Book Review: Books on Consuming Cheeses

June 11, 2010

The Cheese Companion: A Connoisseur’s Guide, by Judy Ridgway and updated by Sara Hill. 2004
Starting off with a brief history of cheese, this book then talks about the regional developments of cheese. Next, a brief description about how cheese is made to help you understand different styles and how they might taste, which they then explain along with how to serve it. The rest of the book is about the different kinds of cheeses there are, arranged alphabetically. Each cheese is described, identified where it originated from, given variations (Mozzarella has Bocconcini, a cow’s milk variation sold in bowls of whey), and facts including milk, style, fat content, maturity, pungency, and a suggested wine. This is more of an encyclopedia style cheese book to help you get a general grasp of cheese varieties, complete with color pictures.

The Cheese Plate by Max McCalman and David Gibbons. 2002
This book starts with the history of cheese, describing what cheese is, and moves on to the art of cheesemaking. Then it moves into how to buy, store, and serve cheese, and is followed by how to taste cheese, cheese pairings, and cheese courses. The last part is favorite cheeses of the authors.  This book is more of a dense reading book, kind of like a textbook. It does have some good sections, but nothing to really skim.

Cheese Primer by Steven Jenkins. 1996
This is a thicker encyclopedia style cheese book, though it organizes the cheeses by region. It starts off talking about the geography of cheese, and then talks about cheese, including milk, how it is made, classifications, and how to buy, store, and serve cheese. When it comes to the cheese, the chapters are by country, further broken down by region, such as the Alsace and Lorraine region in France. It talks about the region and its affect on cheese, and then the cheeses that come from there, including how to choose and serve that cheese. There are a lot of side bars and other fun facts thrown in. For the United States, it does try to list cheesemakers. In the back , there is a section on “The Great Cheeses: Ready Reference,” which gives a small summary of the cheese in alphabetical order. It has lots of pictures, but they are unfortunately in black and white.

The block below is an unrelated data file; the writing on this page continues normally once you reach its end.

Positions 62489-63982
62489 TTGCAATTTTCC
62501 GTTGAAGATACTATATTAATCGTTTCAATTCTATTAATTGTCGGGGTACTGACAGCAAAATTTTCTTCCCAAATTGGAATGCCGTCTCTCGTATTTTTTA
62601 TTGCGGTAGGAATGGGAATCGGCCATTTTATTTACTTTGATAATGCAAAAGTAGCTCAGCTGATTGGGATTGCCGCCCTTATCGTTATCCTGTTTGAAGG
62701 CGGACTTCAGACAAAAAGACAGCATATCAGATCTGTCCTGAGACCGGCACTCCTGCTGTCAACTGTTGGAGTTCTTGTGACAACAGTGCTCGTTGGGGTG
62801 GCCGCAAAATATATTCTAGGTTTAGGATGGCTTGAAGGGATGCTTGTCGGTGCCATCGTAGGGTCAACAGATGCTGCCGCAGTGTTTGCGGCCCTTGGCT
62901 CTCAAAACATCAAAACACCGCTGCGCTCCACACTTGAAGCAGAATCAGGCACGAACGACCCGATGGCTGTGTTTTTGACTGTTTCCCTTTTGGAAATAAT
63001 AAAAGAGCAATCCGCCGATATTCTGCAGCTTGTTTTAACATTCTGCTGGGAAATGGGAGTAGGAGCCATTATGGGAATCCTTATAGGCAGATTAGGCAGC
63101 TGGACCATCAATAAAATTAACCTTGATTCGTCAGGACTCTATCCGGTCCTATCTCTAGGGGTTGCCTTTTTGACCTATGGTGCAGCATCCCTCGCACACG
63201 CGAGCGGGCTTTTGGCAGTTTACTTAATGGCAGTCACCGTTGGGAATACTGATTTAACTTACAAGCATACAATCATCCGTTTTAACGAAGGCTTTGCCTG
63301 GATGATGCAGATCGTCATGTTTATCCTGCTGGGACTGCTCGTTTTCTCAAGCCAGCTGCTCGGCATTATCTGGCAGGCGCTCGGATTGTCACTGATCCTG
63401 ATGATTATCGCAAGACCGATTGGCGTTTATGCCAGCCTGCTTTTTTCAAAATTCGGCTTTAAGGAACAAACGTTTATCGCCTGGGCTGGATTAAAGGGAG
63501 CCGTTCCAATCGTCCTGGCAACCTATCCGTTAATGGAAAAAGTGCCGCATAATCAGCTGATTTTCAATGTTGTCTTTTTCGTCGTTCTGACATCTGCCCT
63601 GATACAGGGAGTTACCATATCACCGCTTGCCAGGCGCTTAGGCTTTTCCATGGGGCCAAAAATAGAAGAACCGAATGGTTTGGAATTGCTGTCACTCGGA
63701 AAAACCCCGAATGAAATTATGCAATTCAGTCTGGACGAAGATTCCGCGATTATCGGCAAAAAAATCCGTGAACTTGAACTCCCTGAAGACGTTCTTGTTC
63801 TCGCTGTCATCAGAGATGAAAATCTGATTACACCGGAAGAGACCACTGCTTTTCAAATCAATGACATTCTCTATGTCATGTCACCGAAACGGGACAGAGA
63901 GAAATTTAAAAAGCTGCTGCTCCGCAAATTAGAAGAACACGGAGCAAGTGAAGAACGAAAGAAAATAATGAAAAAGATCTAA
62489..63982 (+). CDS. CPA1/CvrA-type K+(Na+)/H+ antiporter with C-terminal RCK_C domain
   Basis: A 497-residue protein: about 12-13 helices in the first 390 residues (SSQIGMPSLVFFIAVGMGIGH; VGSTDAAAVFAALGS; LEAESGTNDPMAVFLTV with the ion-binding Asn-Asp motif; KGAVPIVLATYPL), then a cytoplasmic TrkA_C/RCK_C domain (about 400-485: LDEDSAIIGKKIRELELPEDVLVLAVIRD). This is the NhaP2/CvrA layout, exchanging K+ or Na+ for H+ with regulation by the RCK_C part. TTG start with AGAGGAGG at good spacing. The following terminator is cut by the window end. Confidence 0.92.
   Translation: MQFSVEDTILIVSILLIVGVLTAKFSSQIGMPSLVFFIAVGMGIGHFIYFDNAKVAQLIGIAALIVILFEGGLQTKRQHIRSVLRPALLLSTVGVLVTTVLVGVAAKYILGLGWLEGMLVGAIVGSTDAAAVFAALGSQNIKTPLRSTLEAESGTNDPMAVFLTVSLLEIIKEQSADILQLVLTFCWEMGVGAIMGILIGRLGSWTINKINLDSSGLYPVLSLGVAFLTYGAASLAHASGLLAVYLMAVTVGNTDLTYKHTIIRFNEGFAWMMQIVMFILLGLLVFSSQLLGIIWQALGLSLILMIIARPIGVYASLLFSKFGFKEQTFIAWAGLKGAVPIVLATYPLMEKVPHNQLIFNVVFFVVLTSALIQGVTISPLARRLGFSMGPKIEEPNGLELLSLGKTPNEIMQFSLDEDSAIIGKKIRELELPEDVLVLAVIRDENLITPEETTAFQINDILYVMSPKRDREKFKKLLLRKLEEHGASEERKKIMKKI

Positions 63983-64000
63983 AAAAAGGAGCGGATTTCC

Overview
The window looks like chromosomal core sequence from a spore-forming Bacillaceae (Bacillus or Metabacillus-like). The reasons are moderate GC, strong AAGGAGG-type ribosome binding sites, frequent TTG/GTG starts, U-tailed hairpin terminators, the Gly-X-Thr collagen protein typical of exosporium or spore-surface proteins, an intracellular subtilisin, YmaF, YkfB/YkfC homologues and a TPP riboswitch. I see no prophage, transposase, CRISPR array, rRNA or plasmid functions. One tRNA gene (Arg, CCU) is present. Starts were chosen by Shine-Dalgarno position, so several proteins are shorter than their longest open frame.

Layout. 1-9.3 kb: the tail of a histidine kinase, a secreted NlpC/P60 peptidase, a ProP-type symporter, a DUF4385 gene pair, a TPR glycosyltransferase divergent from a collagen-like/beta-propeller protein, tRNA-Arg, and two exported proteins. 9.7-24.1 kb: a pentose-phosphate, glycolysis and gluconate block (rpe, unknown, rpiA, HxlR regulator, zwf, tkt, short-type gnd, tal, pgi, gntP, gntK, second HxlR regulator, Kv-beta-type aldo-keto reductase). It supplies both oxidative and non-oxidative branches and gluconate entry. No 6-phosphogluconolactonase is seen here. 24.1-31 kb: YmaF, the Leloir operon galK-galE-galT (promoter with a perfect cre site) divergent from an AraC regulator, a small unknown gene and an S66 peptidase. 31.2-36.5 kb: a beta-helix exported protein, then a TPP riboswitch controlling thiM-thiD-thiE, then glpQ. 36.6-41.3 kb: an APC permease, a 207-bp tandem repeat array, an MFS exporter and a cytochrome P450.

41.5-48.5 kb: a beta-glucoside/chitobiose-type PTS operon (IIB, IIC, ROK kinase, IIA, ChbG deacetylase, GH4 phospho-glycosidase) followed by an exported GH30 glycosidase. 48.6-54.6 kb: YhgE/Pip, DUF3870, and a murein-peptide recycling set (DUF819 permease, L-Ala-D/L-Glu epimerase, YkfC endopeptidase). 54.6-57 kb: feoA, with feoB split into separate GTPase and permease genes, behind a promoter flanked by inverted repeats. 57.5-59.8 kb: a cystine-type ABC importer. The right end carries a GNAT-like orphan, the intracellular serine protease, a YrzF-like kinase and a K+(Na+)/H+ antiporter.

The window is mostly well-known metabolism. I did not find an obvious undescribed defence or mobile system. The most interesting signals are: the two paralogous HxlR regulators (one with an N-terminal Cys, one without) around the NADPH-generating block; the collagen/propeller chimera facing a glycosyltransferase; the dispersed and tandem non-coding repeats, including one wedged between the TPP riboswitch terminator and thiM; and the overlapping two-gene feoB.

Laura Werlin’s Cheese Essentials: An Insider’s Guide to Buying and Serving Cheese {with 50 Recipes} by Laura Werlin. 2007
This book has a great progressiveness to it. Werlin starts you off by introducing you to cheese, trying to give you words to use to describe what kind of cheeses you might like, and therefore guide you into selecting styles to fit your tastes. From there, there is a chapter devoted to the eight styles of cheeses: fresh, semi-soft, soft-ripened, surfaced-ripened, semi-hard, hard, blue, and washed-rind. She lists different cheeses, talks about them, lists which ones melt, what to look for when buying cheese, how to store them, and a few noteworthy ones and recipes.  This book gets you familiar with cheeses and teaches you how to buy what you like.

Mastering Cheese: Lessons for Connoisseurship from a Maître Fromager by Max McCalman and David Gibbons. 2009
McCalman and David took their Cheese Plate book and expanded on it, taking it up a notch. If you ever wanted to work in a cheese shop, this is the text book to study to get you there. At the end of each section is a chapter review with bullet points, which are nice, but add to the textbook feel. The book is broken down into three sections: understanding real cheese, becoming a connoisseur, and talking about great artisan cheeses of the world. The first section has chapters on why cheese is good for you, expanded cheese history, more on cheese making, talking about cheese flavor, judging cheeses, milk animals, and raw milk. In the Connoisseur section, it has chapters on a visiting a cheese farm, everything you need to know about buying cheese, cheese in restaurants, putting together cheese tastings, wine and cheese, and beer and cheese. Finally, it has chapters on artisan cheeses from America, Switzerland, Iberia, Italy, France, stinky cheeses, Cheddars, blue cheeses, and Chèvre. The appendixes include appellations, US cheese makers, courses, conferences, conventions and organizations, and an index to cheeses of the world.

The New American Cheese: Profiles of America’s Greatest Cheesemakers and Recipes for Cooking with Cheese by Laura Werlin. 2000
This is more of an all around cheese book, covering a little bit of everything. It starts off talking about cheese, including how it is made, the benefits of eating cheese, how to taste cheese, how to buy and store cheese, how to pair cheese with wine and a little bit about other beverages, basic information about cooking with cheese. It has a quick reference guide about different styles of cheeses and varieties, mentioning which are good for cooking, eating, or melting. The book then moves on to recipes and creamery profiles. It has a glossary, list of cheesemakers with addresses including ones not profiled, and cheese retailers.


2 Responses to “Book Review: Books on Consuming Cheeses”

  1. […] Book Review: Books on Consuming Cheeses […]

  2. […] decided that the best book for my trip was one I had actually reviewed before called Cheese Primer.  The main reason, actually, was that the book was written by country and then by region. So […]

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